Exploring the free energy landscape of the HCN channels voltage sensing domain activation by metadynamics

HCN channels are the most complex channels in the superfamily of voltage-gated ion channels in terms of their long activation time scale (milliseconds-seconds), unique structure and activation pathway, and the high number of degrees of freedom (tetrameric channels). Therefore, sampling the active state requires either performing very long molecular dynamics simulations or using advanced enhanced sampling techniques (e.g. metadynamics, On- the-fly Probability Enhanced Sampling (OPES) approaches, string methods based on swarms of trajectories). In this project, we adopted the second approach employing both the metadynamics method and the OPES technique.

Project Details

Project term

February 15, 2022–August 27, 2022


Forschungszentrum Jülich
RWTH Aachen University


Department of Biology

Principal Investigator

Prof. Dr. Paolo Carloni
Dr. Emiliano Ippoliti


By exploiting the CLAIX-2018 supercomputer, we were able to get approximately a 30 ns/ day and 15 ns/day simulation rates when performing metadynamics and OPES simulations, respectively. Another difficulty in simulating our system is that there are in principle more than 20 degrees of freedom in each of the four subunits that would be important to include in the definition of the collective variable. This means that we needed also some advanced strategy to find or optimise the collective variable choices. For the metadynamics simulations we define a so-called pathway collective variable and for the OPES simulations we built a collective variable by exploiting the outcome from a deep learning algorithm. We had already collected two 400ns-long simulations at two different protonation states. Then, in this computational period we extended these plain MD simulations for an additional one microsecond and obtained stable structures (Fig. 1). We already had a test metadynamics simulation as well, which we used to initially explore the active state.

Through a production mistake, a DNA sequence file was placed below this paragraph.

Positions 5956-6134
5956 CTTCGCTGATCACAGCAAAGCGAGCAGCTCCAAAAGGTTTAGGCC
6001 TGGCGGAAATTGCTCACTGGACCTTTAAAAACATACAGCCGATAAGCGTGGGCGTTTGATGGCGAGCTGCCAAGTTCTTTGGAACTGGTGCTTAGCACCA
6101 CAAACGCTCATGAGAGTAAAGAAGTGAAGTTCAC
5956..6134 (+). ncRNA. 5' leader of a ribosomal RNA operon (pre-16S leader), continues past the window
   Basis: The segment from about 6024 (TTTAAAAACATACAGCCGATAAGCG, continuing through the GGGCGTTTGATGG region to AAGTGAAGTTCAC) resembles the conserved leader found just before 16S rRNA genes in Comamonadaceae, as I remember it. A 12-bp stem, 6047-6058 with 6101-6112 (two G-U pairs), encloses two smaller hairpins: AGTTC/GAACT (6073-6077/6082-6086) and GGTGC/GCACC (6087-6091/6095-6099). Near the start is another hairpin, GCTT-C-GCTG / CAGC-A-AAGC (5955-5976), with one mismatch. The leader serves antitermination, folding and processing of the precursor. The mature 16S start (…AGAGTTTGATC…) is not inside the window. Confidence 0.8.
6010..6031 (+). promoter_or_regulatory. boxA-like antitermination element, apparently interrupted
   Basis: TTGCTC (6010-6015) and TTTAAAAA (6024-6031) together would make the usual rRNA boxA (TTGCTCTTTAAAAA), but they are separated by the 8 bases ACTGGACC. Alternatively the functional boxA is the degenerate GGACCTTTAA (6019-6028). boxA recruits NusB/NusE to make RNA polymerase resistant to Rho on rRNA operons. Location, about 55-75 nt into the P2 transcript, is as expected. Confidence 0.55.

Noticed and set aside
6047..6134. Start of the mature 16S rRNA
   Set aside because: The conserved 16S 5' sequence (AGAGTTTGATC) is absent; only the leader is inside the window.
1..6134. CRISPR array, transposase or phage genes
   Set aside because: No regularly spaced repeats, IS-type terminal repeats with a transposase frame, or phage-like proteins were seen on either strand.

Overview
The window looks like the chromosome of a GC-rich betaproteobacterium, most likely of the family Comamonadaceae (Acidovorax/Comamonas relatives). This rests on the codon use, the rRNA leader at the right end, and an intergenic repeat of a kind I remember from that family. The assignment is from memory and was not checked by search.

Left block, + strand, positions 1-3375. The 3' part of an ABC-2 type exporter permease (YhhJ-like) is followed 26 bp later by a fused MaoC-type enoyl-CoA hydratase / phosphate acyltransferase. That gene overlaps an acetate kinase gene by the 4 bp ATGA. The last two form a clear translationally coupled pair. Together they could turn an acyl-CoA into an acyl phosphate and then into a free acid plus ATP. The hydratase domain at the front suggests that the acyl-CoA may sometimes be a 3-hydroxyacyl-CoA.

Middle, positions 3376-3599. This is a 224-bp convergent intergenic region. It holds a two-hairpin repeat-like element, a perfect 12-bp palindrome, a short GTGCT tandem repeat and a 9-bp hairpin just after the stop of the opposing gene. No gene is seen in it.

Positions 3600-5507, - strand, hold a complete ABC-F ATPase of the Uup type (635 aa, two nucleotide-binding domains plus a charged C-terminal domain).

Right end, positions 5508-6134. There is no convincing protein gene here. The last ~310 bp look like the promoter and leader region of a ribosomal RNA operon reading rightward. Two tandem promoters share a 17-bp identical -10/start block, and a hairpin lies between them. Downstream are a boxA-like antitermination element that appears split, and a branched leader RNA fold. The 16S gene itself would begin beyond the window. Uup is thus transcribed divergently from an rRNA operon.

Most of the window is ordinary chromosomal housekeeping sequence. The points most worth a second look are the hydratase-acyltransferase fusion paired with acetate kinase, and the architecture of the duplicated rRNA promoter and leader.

The long MD trajectories obtained in the first part of the project were used to study the Hbond networks, which gave us meaningful insights to understand which key amino acids are responsible for pH sensitivity (Fig. 2). In the second part of the project, the metadynamics simulations were accomplished, and from them we reconstructed the free energy landscape reported in Fig. 3. These results were published in the final Ph.D thesis of Dr. Somayeh Asgharpour.


Finally, in the last part of the project we performed the OPES simulations. The analysis of this part is still in progress, but the structure obtained through these simulations (Fig. 4) is very close to the available experimental active structure of the HCN2 channels (PDB id: 6uqf). All project results will be published after the analysis is completed.

Additional Project Information

DFG classification: 201-02 Biophysics
Cluster: CLAIX